(This title is an homage to Dave Eggers.)
(Life goal achieved: Lionesque hair).
It’s been a long time since I’ve written a blog post. There are a lot of reasons why. There’s so much “content” coming at us from all directions that it makes writing a blog post less appealing. It’s maddening. I can’t even hear myself THINK in here. Do you feel that? Maybe it’s just me.
I am working full-time at a company I adore and moonlighting as a travel writer. I’ve been BUSY. Last month, I went to Switzerland for three days. I’ve never flown that far for such a short amount of time. It was insane in that I-can’t-believe-this-is-happening way, like a first kiss.
I also just bought a house. Woot. Seattle tried to push me away with its high rents and influx of yuppie-hipsters “yipsters”, but I am officially here to stay.
At almost 35, bumping up on 10 years in this city, I feel old enough to dole out the advice from the comforts of my rocking chair. (Ps. I don’t believe in old.)
The advice I would give my not-that-much younger self:
1. Sometimes, from certain hills, on certain nights the city will look like a pile of gold sequins and promises put there just for you. Savor this. After awhile, it dulls.
2. Call your grandmas more often.
3. When you go to that grand poetry conference don’t assume the guy in the cowboy hat and bolo tie won’t be a good poet. His first poem reveals he’s a Vietnam Vet and every word is as deep and powerful as the ocean. Exercise humility.
4. Be generous. It will come back to you.
5. Allow yourself to tell the deserving to f—off. You let people get away with too much.
6. Repeat: Not everything is about me.
7. When cancer threatens your nearest and dearest, forgive those who turn cold on you because it makes them uncomfortable. It makes you uncomfortable too.
8. Forgive yourself.
9. Being an artist has nothing to do with black glasses and cocktails and blue hair and city lofts and Instagram accounts. It has everything to do with the work. So do it. Submit it. Wait for the inevitable rejection. And shut up.
10. A thigh gap is unattainable and wouldn’t look good on you anyway.
11. Pizza cures everything.
12. When someone invites you to a “party” and says, “You don’t even have to buy anything,” just say no. Save your money and your time for people who want to be friends, not for you to buy something from a catalog.
13. Don’t worry so much whether the college you went to isn’t or is prestigious. After a few years, it matters so little it’s laughable.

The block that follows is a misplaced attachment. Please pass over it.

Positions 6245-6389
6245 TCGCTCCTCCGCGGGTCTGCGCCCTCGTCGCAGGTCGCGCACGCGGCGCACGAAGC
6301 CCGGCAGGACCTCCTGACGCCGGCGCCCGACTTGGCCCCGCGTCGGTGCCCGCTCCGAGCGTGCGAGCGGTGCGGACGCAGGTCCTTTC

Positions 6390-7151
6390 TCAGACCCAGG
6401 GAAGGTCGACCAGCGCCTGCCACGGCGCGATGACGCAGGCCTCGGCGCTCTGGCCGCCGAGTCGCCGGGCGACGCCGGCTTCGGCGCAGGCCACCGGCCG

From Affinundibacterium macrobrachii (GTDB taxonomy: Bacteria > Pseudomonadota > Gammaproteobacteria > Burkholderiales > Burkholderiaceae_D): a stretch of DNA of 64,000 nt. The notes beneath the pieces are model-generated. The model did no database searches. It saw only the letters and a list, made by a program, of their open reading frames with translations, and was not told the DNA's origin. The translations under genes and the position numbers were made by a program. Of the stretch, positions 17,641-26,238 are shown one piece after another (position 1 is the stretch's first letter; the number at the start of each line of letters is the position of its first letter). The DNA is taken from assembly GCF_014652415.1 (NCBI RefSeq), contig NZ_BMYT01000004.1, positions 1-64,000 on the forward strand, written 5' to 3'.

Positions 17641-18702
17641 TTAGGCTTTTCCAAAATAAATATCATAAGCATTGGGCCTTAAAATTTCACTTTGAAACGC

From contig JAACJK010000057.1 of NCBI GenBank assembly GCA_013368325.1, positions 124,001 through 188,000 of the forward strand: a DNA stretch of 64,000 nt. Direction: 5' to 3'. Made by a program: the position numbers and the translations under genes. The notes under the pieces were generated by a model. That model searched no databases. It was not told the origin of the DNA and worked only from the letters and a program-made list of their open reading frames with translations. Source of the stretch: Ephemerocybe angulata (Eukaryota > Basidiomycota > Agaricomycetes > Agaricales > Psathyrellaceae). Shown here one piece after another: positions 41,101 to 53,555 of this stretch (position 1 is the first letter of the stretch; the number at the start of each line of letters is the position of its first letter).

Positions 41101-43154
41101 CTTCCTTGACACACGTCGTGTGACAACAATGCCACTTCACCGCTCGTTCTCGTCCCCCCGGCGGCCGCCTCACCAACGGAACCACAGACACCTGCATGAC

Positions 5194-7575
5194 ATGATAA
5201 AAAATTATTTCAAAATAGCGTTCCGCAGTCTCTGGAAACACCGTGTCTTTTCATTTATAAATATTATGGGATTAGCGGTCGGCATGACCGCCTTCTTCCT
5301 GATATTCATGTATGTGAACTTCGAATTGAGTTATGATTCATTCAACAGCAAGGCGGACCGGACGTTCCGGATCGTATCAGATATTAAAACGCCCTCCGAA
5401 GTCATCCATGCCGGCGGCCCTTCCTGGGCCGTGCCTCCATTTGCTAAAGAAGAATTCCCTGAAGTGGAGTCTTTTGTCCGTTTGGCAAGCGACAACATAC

14. When you reunite with your childhood friend and she tells you she’ll call you, take her number too. Just one year later, she’ll be gone and you will never have another conversation.
15. Your real friends will be happy when you win. Being a real friend is not just consoling someone when they lose, it’s being happy when they win. Especially when they win something you want.
16. Don’t waste too much time obsessing over the corporate ladder. Work hard, do a good job, go home.
17. Don’t turn your back on the most important lesson, the most important gift—what it’s like to struggle. Carry it with you. Remember it when you feel like you have endless money and endless opportunity and when you feel like you’ve won a life lottery. Recognize the humanity in others, no matter who they are. Err on the side of kind. Always.
18. When you get the chance to move to Quebec, do it. It will be hard and cold and awful at times, but those are just growing pains.
19. Stop obsessing over beauty. Pretty isn’t an achievement, it is luck. Pretty is made up to sell you make up. Don’t let magazines and shallow people dictate how you feel about yourself. You are beautiful because you are human.
20. Travel. See the world so you can understand your place in it.
21. Hold tight to your sense of humor.
22. Getting married and buying a house and having a family aren’t cliché trappings of the American dream. It’s real life. Silence those who judge your life choices and don’t judge others for theirs.
23. Being ___by age ____ becomes irrelevant after 30. Thank God.
24. You won’t realize how young you were until you grow older. This goes for then and now.
26. Go to that wedding. Go to that funeral. When it’s important and when it’s something that will only happen once, spend the money, take the time and go.